gina-gallego-featured Gina Gallego-Lopez uses advanced imaging techniques to study metabolic changes during parasitic infection.

Advanced imaging reveals how a parasitic ‘kiss’ alters cell metabolism

Toxoplasma gondii is a parasite responsible for toxoplasmosis, a lifelong chronic infection prevalent in about 30% of the human population. It poses little harm to healthy individuals but can result in severe consequences for immunocompromised people. If infection occurs during pregnancy, the parasite can cross the placenta and cause retinal or neurological issues in the developing fetus, and potentially death in severe cases.

There is currently no vaccine for Toxoplasma infection, and the biological mechanism by which the parasite affects the metabolism of host cells is still understudied.

In new research published in the journal mBio, Morgridge researchers describe how Toxoplasma infection changes host cell metabolism over the course of infection using the power of optical metabolic imaging (OMI) for the first time.

Assistant scientist Gina Gallego-Lopez, an alumna of the Morgridge Postdoctoral Fellow program and first author of the study, spearheaded this collaboration between her co-advisors, Morgridge Investigator in biomedical imaging Melissa Skala and UW–Madison professor in medical microbiology and immunology Laura Knoll.

Gina Gallego-Lopez

The Knoll Lab focuses on studying T. gondii and other related parasites such as Entamoeba, while the Skala Lab develops biomedical imaging tools like OMI to monitor cellular activity.

“I have experience with parasites, but the field of optics was new for me,” Gallego-Lopez says. “I wanted to try imaging Toxoplasma gondii to see how it is affecting the metabolism of the host cell, and the best option was to use OMI because it’s non-invasive.”

The non-invasive approach is important to be able to observe real-time changes. OMI allows researchers to monitor metabolism within live cells by detecting fluorescent activity already present in the cells. This is done without having to fix or stain samples that ultimately kill the cells.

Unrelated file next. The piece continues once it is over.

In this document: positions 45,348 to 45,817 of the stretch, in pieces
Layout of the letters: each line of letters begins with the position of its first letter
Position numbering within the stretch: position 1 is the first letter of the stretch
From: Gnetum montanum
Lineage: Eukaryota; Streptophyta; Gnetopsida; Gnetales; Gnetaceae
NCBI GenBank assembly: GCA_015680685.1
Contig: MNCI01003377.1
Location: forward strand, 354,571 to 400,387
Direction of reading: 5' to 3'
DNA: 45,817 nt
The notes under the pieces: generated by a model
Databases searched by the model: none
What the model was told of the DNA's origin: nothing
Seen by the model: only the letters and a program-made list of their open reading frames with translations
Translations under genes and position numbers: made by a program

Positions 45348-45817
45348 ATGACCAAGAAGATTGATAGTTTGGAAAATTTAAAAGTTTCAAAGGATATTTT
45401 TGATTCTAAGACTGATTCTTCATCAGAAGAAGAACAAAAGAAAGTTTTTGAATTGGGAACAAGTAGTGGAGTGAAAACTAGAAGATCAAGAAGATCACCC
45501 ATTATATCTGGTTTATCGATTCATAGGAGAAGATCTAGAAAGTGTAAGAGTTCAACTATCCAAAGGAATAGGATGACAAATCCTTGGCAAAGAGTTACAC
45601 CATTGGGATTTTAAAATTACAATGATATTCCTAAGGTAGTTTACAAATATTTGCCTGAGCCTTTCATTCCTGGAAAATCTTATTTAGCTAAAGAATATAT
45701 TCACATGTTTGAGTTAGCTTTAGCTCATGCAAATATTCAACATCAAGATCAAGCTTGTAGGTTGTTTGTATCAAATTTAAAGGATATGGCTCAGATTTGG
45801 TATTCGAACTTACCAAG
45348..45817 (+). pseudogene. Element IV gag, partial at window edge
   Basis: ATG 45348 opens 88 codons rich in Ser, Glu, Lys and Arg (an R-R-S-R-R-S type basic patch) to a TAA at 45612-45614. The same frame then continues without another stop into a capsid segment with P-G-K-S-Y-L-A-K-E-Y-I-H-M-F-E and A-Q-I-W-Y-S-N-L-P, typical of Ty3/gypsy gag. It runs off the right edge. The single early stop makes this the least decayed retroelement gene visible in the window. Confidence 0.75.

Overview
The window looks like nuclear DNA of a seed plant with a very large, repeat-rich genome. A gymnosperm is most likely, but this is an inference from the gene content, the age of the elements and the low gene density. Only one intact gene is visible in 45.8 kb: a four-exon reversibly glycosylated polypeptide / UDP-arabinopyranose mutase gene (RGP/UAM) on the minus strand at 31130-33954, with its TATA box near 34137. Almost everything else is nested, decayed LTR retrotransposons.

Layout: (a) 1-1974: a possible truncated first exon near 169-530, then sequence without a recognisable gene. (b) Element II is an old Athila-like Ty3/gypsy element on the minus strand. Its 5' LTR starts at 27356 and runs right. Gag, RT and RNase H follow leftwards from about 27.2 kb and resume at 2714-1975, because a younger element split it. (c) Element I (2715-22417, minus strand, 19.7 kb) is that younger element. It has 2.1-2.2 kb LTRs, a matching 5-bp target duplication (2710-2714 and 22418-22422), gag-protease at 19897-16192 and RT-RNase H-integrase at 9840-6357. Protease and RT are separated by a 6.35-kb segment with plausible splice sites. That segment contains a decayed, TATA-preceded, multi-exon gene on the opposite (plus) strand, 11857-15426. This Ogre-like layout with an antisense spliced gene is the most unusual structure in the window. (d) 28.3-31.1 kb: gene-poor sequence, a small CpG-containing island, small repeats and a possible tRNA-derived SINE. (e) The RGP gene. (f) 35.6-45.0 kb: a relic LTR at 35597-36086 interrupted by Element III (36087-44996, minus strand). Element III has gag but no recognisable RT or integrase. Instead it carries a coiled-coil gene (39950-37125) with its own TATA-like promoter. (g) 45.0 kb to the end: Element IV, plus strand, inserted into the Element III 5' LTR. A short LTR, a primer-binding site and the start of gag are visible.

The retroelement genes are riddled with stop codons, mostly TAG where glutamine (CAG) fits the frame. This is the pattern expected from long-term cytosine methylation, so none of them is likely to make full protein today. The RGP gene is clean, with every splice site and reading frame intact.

In this study, the researchers observed changes in redox biology, measured by the chemical activity of the metabolites NAD(P)H and FAD. They found that over the course of a 48-hour infection, infected host cells became more oxidized and NAD(P)H mean lifetime increased. This result shows that the parasite can fundamentally change the metabolism of the host cell.

Additionally, they confirmed metabolic changes in the levels of glucose, lactate and ROS production — all factors associated with changes in redox biology in infected cells.

“The parasite needs energy to be able to replicate — we see those changes are different in early infection with the increase of glucose that reduces over time as well as the redox ratio in late infection,” says Gallego-Lopez. “So we have a first-hand scenario of what is happening at the level of redox biology in cells infected with Toxoplasma gondii.”

Gallego-Lopez was also curious about metabolic changes associated with the mechanism known as “kiss and spit,” where T. gondii interacts with the surface of the host cells before full invasion.

“One cell may be infected while the cells around it are not; it looks like the parasite ‘kisses’ those cells and then injects some proteins — kiss and spit,” she says. “To our surprise we were able to see similar changes as the full infection. So, it looks like a simple ‘kiss’ from the parasite is enough to induce changes in the host cell.”

While there are still many questions to be answered, Gallego-Lopez says that OMI is a perfect tool to use in this scenario since it can accurately measure very small changes. After correlating OMI data and metabolomic data with gene expression analysis, the next steps include further study of genetic targets that are involved in these pathways.

“We need to go in detail — what specific gene or specific protein — to be able to design better targets for vaccine development or drug treatment, but first we need to know the changes associated in the host by infection,” Gallego-Lopez says.

Ultimately, Gallego-Lopez hopes to establish her own lab to continue studying apicomplexan parasites like Toxoplasma and Cryptosporidium, the latter of which is associated with colorectal cancer.

“I want to understand how it’s possible that these parasites induce changes in the host to be able to induce cancer with time,” she says. “I’m using Toxoplasma as a model to understand the changes to later be able to apply in Cryptosporidium. That is my goal.”